How to Install Apex Gator Grip Handguards

How to Install Apex Gator Grip Handguards

One of the easiest ways to enhance the accuracy of an AR-style rifle is free-floating the barrel. The original two-piece plastic handguards were designed to protect a soldier's hand from a hot barrel and they worked well for that purpose, but competitive shooters realized any pressure on the barrel will change point of impact, and the commercial market has exploded over the past decade with a bewildering variety of free-float fore-ends.


Apex Machining Company in White City, Ore., is a manufacturer of aluminum fore-ends with a distinctive gripping surface that resembles a World War II hand grenade they market as Gator Grip. The checkering is coarse but not sharp, and certainly makes Apex products instantly recognizable at the range.

I have been looking at fore-end options for my AR-10, and the Apex design kept catching my eye, so I bought a rifle length tube to replace the LaRue quad rail the big Armalite has worn for many years. The LaRue product is stout and extremely high quality, but I really have no need for full length side and bottom rails, and I wanted to reduce the overall weight of my rifle.


Installation of Apex fore-ends is relatively simple. They attach to the factory barrel nut with a pair of clamshell adaptor plates. The delta ring assembly must be removed, and if your rifle has a conventional fixed front sight, it must also be removed to install the tube.


The adaptor plates are tightened on the barrel nut and the tube slides over the adaptor and is secured with button head cap screws. All parts are nicely machined and anodized. The tube is only 2 inches in diameter compared to the original 2 1/4-inch factory fore-end originally supplied with my rifle, and is 6 ounces lighter than the LaRue quad rail. The .308 AR-10, which seems large when compared to a 5.56mm AR, feels handier and quicker on target with the Apex installed.

Overall, I like the Apex fore-end and I would most likely buy one again, but I have two complaints. The first is the top rail. Top rails are sold separately and attached with screws. I would like to see the top rail integral to the fore-end to enhance rigidity and to eliminate the possibility of loose screws.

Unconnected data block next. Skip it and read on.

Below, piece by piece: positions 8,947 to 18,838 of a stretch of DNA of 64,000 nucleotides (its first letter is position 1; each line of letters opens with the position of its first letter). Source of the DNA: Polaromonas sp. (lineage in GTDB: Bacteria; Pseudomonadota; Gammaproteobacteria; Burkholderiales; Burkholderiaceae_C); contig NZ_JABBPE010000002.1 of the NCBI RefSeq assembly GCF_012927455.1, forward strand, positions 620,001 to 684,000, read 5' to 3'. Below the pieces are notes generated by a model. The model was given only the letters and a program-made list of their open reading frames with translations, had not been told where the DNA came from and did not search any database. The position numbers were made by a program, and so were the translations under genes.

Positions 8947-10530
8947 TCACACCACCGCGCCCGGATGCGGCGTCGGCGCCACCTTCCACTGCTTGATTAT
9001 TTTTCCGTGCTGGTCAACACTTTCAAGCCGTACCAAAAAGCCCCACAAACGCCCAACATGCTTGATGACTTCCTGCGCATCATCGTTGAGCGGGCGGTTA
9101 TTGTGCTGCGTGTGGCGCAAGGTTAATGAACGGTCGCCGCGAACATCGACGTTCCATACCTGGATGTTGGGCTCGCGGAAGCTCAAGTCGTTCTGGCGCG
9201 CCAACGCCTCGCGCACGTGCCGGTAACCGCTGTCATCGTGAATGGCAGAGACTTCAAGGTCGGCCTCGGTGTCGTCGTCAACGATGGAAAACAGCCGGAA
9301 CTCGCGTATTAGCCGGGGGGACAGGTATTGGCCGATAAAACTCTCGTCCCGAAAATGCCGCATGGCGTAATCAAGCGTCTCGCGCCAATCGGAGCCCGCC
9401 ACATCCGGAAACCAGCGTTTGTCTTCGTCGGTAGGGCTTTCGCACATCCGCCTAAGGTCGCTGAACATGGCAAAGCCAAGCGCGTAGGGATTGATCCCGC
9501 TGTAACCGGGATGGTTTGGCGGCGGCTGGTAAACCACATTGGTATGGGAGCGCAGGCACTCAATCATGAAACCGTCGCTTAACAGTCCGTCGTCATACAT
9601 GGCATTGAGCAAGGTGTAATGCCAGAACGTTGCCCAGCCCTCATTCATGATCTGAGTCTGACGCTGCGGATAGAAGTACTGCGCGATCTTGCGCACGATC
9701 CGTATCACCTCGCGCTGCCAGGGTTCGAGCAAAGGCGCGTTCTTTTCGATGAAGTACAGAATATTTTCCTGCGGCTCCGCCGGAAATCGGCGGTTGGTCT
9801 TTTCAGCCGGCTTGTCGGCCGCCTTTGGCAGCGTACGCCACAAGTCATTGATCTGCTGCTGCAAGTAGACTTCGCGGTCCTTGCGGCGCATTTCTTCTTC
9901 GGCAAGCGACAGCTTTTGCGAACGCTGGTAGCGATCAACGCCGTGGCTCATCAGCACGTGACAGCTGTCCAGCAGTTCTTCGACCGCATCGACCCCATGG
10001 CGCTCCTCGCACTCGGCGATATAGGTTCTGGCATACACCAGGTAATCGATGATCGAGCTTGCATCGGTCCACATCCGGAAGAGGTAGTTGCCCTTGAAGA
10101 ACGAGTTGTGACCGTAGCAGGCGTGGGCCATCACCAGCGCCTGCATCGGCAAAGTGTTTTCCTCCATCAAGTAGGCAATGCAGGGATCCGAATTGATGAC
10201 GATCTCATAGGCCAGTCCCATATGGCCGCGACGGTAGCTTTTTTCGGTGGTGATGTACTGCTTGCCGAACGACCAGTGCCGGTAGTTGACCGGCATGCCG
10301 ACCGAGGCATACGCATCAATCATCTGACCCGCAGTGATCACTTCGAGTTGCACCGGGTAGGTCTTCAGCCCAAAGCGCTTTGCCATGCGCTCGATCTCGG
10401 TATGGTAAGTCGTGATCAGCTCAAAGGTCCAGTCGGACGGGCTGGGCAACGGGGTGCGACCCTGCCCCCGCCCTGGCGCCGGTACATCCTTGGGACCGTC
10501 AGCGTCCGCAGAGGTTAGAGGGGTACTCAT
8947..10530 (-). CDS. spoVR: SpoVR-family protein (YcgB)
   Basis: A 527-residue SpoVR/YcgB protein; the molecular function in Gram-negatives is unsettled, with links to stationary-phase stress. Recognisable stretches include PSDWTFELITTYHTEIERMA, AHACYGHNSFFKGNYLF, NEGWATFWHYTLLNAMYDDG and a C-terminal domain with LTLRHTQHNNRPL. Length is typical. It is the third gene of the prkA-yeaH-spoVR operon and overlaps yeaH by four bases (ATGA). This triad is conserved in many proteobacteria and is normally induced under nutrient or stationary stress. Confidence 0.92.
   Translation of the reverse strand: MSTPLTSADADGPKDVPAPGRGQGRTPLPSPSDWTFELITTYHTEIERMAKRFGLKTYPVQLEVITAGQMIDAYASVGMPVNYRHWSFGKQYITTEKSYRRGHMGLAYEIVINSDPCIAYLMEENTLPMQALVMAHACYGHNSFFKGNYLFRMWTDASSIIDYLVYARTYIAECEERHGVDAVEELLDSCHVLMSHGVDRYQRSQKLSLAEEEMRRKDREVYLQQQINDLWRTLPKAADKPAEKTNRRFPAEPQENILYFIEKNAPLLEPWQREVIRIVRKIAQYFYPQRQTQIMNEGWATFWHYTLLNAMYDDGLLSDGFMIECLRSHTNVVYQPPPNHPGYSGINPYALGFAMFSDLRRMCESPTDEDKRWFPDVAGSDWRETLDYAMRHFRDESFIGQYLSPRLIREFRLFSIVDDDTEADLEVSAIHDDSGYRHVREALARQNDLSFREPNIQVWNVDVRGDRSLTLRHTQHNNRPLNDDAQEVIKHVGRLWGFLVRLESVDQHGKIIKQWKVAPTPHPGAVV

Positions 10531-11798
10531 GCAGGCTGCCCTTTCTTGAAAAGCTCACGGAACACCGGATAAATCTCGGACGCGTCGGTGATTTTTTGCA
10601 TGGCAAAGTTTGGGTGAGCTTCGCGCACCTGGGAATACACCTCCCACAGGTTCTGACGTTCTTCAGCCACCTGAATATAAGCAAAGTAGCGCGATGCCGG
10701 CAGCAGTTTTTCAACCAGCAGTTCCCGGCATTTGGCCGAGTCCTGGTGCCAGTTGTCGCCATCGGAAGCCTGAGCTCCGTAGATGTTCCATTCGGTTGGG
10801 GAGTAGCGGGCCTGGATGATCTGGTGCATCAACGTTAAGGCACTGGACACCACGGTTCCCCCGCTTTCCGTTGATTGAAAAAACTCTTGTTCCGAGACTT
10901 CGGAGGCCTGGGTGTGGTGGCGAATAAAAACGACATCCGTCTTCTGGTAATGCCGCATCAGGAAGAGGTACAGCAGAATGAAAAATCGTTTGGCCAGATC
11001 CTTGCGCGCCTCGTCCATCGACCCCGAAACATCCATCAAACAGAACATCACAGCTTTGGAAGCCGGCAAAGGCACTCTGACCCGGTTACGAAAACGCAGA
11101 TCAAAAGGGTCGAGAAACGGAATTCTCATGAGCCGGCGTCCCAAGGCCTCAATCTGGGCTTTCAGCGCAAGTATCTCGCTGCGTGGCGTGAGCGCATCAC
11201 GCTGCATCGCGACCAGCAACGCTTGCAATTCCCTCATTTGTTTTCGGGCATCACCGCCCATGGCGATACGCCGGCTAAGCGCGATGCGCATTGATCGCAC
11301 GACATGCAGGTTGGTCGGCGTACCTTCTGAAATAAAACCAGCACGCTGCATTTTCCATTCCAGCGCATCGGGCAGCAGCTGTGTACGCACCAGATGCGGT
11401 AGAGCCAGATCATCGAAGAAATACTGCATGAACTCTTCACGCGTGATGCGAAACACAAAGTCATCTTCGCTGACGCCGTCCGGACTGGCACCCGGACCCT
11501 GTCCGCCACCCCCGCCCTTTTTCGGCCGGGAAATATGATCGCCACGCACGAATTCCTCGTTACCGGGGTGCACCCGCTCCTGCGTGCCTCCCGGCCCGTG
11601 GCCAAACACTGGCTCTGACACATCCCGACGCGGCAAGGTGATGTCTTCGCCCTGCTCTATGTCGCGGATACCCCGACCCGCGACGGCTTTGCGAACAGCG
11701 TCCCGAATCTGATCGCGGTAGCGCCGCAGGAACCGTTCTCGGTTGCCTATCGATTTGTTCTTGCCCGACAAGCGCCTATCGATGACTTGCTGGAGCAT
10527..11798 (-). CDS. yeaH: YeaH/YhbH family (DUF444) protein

The second issue I have is the price. The tube is $233. The top rail is sold separately for $69.75 and the whole kit shipped to my door totaled $320.76. Compare this price to a Midwest Industries SS Series Gen 2 with integral top rail selling for more than $100 less. You see my point.

how-to-install-apex-gator-grip-handguards

//www.firearmsnews.com/files/how-to-install-apex-gator-grip-handguards/apex-gator-grip_001.jpg
//www.firearmsnews.com/files/how-to-install-apex-gator-grip-handguards/apex-gator-grip_002.jpg
//www.firearmsnews.com/files/how-to-install-apex-gator-grip-handguards/apex-gator-grip_003.jpg
//www.firearmsnews.com/files/how-to-install-apex-gator-grip-handguards/apex-gator-grip_005.jpg

Magazine Cover

GET THE MAGAZINE Subscribe & Save

Temporary Price Reduction.

SUBSCRIBE NOW

Give a Gift   |   Subscriber Services

PREVIEW OUR CURRENT ISSUE

From Our Family

Historical Handguns: The Model 1917 Smith & Wesson Sixgun

Garry James - November 09, 2018

Designed as a supplemental sidearm in World War I, this .45 ACP sixgun was made to commercial specs and is still a great shooter.

First Look: Springfield Armory XDM 10MM

G&A Staff - October 10, 2018

Featured in the December issue of Guns & Ammo, Springfield Armory has launched its full-size XD(M) in 10mm. It is being made available with either a 4.5-inch or 5.25-inch barrel.

G&A Celebrates 50 Years of Dan Wesson

Eric R. Poole - November 16, 2018

Dan Wesson commemorates its 50th Anniversary with a limited number of engraved, blued-'steel Model 1911s.

GET THE NEWSLETTER Join the List and Never Miss a Thing.

Get the top Firearms News stories delivered right to your inbox.